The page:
Electoral Act: How Buhari’s Rejection Divides Lawmakers

President Muhammadu Buhari has withheld assent to the amendment passed by the National Assembly which changed the sequence of elections in the country.
The president cited constitutional reasons for his rejection in a letter he sent to Senate President, Bukola Saraki and the Speaker, Yakubu Dogara.
The letter was read by the presiding officers at both chambers during yesterday’s session.
The letter tagged, ‘Presidential decision to withhold assent to the Electoral amendment bill 2018,’ gave three reasons for the president’s action.
These are: “ A. The amendment to the sequence of elections in Section 25 of the principal act may infringe upon the constitutionally guaranteed discretion of the Independent National Electoral Commission (INEC) to organize, undertake and supervise elections provided in Section 15(A) of the third statue to the Constitution;
“B. The amendment to Section 138 of the principal act to delete two crucial grounds upon which an election may be challenged by candidates unduly limits the rights of candidates in elections to a free and fair electoral review process;
“C. The amendment to Section 152 Subsection 325 of the Principal Act may raise constitutional issues over the competence of the National Assembly to legislate over local government elections.”
To override the President, 2/3rd majority of both chambers of the National Assembly is required.
Section 58(5) of the 1999 Constitution reads: “Where the President withholds his assent and the bill is again passed by each House by two-thirds majority, the bill shall become law and the assent of the President shall not be required.”
While the 2/3rd of the Senate is 72, that of the House is 240. Since 1999, the National Assembly had only overruled the President once. It was during President Olusegun Obasanjo on the establishment of the Niger Delta Development Commission (NDDC).
We’ll block override – Ndume
Contacted, Senator Ali Ndume (APC, Borno) said any move to override the president would be thwarted, as it would amount to overriding the yearnings of the masses.
Ndume is a member of a pro- Buhari group that came up following the controversies that trailed the passage of the amendment to the electoral act.
He said in a telephone interview with Daily Trust, “If they make any move to override the president we will block them. We are over 43 and more persons have indicated interest today. We are calling on our colleagues not to push the issue further because it is not in public interest.”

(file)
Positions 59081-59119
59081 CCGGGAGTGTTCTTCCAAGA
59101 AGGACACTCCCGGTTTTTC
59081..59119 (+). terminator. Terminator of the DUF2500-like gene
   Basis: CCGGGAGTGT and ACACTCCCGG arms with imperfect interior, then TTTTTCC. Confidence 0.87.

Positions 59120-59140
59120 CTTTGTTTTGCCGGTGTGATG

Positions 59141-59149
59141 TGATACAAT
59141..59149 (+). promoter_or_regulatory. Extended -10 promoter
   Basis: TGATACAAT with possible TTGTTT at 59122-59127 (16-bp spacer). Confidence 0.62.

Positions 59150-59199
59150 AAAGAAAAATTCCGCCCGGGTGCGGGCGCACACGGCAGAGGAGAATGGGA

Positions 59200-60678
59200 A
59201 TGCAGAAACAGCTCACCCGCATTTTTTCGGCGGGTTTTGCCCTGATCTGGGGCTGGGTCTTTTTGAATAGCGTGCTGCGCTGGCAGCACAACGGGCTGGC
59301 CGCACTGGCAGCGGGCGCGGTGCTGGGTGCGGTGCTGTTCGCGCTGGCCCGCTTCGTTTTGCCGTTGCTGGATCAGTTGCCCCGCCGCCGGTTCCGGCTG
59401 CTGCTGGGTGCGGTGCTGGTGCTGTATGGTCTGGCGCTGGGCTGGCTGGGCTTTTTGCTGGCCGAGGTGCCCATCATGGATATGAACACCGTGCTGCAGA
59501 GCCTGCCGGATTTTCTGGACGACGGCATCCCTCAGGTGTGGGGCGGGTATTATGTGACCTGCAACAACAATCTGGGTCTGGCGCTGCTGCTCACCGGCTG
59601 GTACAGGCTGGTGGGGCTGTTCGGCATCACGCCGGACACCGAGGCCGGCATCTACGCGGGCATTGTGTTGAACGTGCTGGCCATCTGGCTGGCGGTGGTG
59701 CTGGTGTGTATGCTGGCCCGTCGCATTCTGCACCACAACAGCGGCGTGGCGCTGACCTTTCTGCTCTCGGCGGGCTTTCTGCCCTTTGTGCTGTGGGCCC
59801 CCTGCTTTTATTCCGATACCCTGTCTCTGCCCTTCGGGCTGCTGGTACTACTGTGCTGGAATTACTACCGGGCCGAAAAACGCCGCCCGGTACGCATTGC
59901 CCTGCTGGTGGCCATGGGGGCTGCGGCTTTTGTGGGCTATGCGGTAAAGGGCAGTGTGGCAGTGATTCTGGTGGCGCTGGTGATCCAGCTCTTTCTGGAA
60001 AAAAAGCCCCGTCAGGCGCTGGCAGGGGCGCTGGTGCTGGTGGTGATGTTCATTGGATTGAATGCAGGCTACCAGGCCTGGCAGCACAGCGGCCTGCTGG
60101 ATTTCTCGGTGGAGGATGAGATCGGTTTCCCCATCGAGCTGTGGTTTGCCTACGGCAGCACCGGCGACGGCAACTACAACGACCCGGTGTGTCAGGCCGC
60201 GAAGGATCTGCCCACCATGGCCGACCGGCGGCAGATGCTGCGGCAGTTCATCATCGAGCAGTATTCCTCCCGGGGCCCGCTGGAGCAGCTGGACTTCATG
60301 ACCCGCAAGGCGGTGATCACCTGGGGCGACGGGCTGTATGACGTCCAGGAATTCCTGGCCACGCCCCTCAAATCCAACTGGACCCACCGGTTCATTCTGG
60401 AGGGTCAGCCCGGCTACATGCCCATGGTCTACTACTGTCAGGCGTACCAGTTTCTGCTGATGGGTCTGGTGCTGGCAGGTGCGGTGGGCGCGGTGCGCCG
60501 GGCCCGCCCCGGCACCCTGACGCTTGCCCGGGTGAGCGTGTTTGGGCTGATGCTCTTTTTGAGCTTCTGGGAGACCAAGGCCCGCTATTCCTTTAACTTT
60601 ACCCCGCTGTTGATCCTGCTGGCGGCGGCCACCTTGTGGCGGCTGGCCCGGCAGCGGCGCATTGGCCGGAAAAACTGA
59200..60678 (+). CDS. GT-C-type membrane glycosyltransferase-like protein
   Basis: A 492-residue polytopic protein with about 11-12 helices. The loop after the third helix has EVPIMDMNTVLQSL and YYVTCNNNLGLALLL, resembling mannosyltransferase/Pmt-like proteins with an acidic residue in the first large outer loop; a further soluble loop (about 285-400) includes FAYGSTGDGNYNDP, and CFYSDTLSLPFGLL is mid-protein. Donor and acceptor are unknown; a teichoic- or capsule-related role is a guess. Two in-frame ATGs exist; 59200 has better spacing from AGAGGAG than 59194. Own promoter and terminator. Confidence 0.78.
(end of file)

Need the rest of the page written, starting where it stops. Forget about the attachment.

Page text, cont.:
He said the amendment would double the cost of the conduct of the elections and expose Nigerians to associated risks.
“If the elections are conducted twice, the security implications would be less than when it is spread to three weeks as proposed by the bill,” he said.
But Ndume’s statement was faulted by a northern senator who claimed that they had more than the required 2/3rd to override the president.
The lawmaker who objected to being named said the camp of Nudme had only 10 senators.
“The president will override because all those who are with Senator Abdullahi Adamu are 10. And it is a game of numbers. Those who are with the president in the Senate are now with Saraki because of the exigencies of the parliament,” he said.
No action taken yet – Spokesperson
Speaking at an interview session at the Senate, the spokesperson of the Senate, Aliyu Sabi Abdullahi, said no action had been taken on the matter.
“The Senate has not taken any action on the letter vetoing the 2010 Electoral (Amendment) bill 2018 for now because there are processes and procedures of taking such actions. “First, having received the letter yesterday (Monday) as read on the floor by the Senate President, the next line of action would be to approve it in our votes and proceedings tomorrow (today) after which it will be properly studied for any possible line of actions,” he said .
We are glad with Buhari’s action – Kaita
A member of the APC in the House of Representatives from Katsina State, Ahmed Babba Kaita, said they were glad that the president declined assent to the bill.
He said from the beginning, they knew that the president would not sign the bill into law because it was self-serving.
Asked if those in support of the bill could gather the required number to meet the constitutional two-third to override the president, Kaita said there was no way any such thing could happen.
“We’re waiting for them. The bill is intended to give the opposition an advantage, but we knew from the beginning that it wouldn’t scale through. We’re very glad that the president didn’t sign it into law. Let’s now see what they’ll do,” he said.

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